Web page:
A new wolf pack in Washington
"The wolf’s return to the Cascades is an important milestone for restoring the wildlife heritage of these wild mountains: Wolves play an important role in maintaining a balance of predator and prey that has a trickle down benefit for all shorts of wildlife from eagles to bears," said Mitch Friedman of Conservation Northwest.
This photo helped confirm the Teanaway wolf pack in the Cascade Mountains. (Photo courtesy of Conservation Northwest).
Washington state has its fourth wolf pack, and canis lupus has returned to put down roots in a second locale in the Cascade Range.
The Washington Department of Fish and Wildlife on Monday announced existence of the Teanaway Pack, its status confirmed by remote cameras showing multiple animals in one shot.
The news about the Teanaway Pack comes amidst indication that the Lookout Pack — located in the upper Methow Valley — has been severely reduced by poaching with only two animals remaining.
An alleged human being in the Methow even tried to ship a bloody pelt via Federal Express. A federal grand jury in Spokane recently indicted three valley residents from one family for violations of federal wildlife protection laws, including killing as many as five endangered wolves.
The wolves show taste in their latest choice of habitat. The Teanaway River is located north and east of Cle Elum: Its lower reaches have been heavily logged. But its West Fork remains wild, and the North Fork leads to popular hikes into high lakes of the Alpine Lakes Wilderness Area.
Since its habitat is west of U.S. 97, the Teanaway Pack will enjoy protection both under state law and the Federal Endangered Species Act. Last spring, Congress pulled federal protection from wolves in Montana, Idaho and Eastern Washington.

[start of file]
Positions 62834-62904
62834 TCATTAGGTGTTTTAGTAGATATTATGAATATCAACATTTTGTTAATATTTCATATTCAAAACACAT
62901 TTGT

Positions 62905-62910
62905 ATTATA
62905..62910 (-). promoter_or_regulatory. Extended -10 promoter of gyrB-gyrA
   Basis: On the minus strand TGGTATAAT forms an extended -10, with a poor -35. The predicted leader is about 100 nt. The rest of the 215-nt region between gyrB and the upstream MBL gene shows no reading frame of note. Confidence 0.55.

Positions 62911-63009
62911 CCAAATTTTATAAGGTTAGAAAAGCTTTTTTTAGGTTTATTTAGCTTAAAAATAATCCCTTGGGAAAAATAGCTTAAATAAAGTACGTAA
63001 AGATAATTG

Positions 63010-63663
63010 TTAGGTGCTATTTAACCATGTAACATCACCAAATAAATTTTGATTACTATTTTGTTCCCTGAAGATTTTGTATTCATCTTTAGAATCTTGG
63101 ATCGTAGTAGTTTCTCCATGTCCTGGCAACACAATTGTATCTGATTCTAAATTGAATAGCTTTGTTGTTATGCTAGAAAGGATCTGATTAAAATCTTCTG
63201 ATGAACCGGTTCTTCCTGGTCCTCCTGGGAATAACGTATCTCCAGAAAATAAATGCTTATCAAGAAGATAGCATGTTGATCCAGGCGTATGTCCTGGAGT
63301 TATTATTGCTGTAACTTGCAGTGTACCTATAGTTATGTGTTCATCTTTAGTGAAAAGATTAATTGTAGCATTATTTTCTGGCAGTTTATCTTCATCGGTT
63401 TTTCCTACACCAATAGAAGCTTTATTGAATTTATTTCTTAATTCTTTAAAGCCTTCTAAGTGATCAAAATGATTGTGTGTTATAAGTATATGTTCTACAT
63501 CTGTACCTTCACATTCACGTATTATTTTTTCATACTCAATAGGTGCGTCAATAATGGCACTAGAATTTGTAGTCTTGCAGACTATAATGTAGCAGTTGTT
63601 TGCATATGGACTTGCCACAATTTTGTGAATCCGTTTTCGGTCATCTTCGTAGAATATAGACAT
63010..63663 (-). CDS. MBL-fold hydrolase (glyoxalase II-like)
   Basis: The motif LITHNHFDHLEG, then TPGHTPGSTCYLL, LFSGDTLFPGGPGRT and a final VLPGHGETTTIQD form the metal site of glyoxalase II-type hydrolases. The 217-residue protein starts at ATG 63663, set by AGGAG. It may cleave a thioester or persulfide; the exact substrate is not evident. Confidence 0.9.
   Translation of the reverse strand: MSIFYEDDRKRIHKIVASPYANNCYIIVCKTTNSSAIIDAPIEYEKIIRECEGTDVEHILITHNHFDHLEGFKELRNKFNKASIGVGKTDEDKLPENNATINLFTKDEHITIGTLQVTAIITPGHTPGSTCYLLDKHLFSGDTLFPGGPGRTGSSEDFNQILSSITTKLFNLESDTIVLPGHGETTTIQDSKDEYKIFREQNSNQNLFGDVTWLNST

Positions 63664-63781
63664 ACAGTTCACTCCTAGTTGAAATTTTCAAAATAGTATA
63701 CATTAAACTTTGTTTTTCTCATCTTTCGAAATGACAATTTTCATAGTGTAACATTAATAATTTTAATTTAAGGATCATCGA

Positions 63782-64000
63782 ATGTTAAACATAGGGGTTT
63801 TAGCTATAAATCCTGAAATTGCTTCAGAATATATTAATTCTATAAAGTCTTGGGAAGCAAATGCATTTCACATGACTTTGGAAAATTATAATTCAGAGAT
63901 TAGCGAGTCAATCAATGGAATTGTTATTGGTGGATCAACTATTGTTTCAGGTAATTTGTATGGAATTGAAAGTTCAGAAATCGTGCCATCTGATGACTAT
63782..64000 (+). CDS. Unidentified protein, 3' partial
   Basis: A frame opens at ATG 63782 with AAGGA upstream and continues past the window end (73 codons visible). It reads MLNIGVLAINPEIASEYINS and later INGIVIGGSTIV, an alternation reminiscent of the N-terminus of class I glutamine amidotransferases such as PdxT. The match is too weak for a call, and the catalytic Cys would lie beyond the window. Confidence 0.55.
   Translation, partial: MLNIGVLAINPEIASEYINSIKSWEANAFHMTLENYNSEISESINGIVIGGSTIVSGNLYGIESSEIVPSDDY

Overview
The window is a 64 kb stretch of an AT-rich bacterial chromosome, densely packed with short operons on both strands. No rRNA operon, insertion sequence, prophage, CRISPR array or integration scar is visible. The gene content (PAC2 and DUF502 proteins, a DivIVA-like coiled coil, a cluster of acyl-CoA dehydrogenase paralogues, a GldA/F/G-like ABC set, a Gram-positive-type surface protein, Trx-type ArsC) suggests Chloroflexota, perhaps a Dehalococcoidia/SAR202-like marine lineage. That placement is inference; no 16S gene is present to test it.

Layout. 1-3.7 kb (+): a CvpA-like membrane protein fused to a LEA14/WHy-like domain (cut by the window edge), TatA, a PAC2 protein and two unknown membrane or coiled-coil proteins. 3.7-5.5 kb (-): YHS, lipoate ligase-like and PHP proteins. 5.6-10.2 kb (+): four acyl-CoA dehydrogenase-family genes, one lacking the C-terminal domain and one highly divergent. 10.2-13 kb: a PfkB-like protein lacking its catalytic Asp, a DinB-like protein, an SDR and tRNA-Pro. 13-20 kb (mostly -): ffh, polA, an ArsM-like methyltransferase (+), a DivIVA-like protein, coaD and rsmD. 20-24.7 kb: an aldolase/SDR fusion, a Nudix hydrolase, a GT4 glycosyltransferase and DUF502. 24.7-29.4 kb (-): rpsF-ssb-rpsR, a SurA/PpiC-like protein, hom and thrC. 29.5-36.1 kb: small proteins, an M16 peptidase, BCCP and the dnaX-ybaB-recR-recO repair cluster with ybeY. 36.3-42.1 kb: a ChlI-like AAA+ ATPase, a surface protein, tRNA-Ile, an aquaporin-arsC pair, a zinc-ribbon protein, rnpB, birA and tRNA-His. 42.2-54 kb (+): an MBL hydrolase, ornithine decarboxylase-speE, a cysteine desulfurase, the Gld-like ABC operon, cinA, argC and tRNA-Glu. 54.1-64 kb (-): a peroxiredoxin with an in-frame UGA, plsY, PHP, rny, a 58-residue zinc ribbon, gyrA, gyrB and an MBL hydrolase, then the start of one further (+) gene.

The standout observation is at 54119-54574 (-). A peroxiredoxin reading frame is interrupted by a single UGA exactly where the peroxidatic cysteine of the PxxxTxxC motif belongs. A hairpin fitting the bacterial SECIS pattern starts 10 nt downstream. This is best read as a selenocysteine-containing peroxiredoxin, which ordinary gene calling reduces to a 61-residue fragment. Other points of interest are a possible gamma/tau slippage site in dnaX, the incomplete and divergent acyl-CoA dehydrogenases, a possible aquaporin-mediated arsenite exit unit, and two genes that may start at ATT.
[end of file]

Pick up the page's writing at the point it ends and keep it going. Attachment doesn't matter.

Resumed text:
The state’s two remaining wolf packs, the Salmo and Diamond packs, live in the wilds of the southern Selkirk Range in northeast Washington near the three-way border of Washington, Idaho and British Columbia.
The Teanaway Pack was discovered by volunteers from Conservation Northwest, a Bellingham-based group that has championed grizzly bear recovery, return of wolves, and protection of the lynx in the Washington Cascades. The Dept. of Fish and Wildlife later confirmed its existence with a DNA sample.
“The wolf’s return to the Cascades is an important milestone for restoring the wildlife heritage of these wild mountains: Wolves play an important role in maintaining a balance of predator and prey that has a trickle down benefit for all shorts of wildlife from eagles to bears,” said Mitch Friedman of Conservation Northwest.
Wolves have not been “reintroduced” to the state. They have apparently moved south from British Columbia. One animal was photographed sauntering through a playground in B.C.’s Skagit Valley Recreation Area, just over the border. And a den was discovered on the south flanks of Hozomeen Mountain in the Ross Lake National Recreation Area.
Washington has a known population of about two-dozen wolves. The Burke Museum at the University of Washington has a major exhibit on wolves that runs all summer.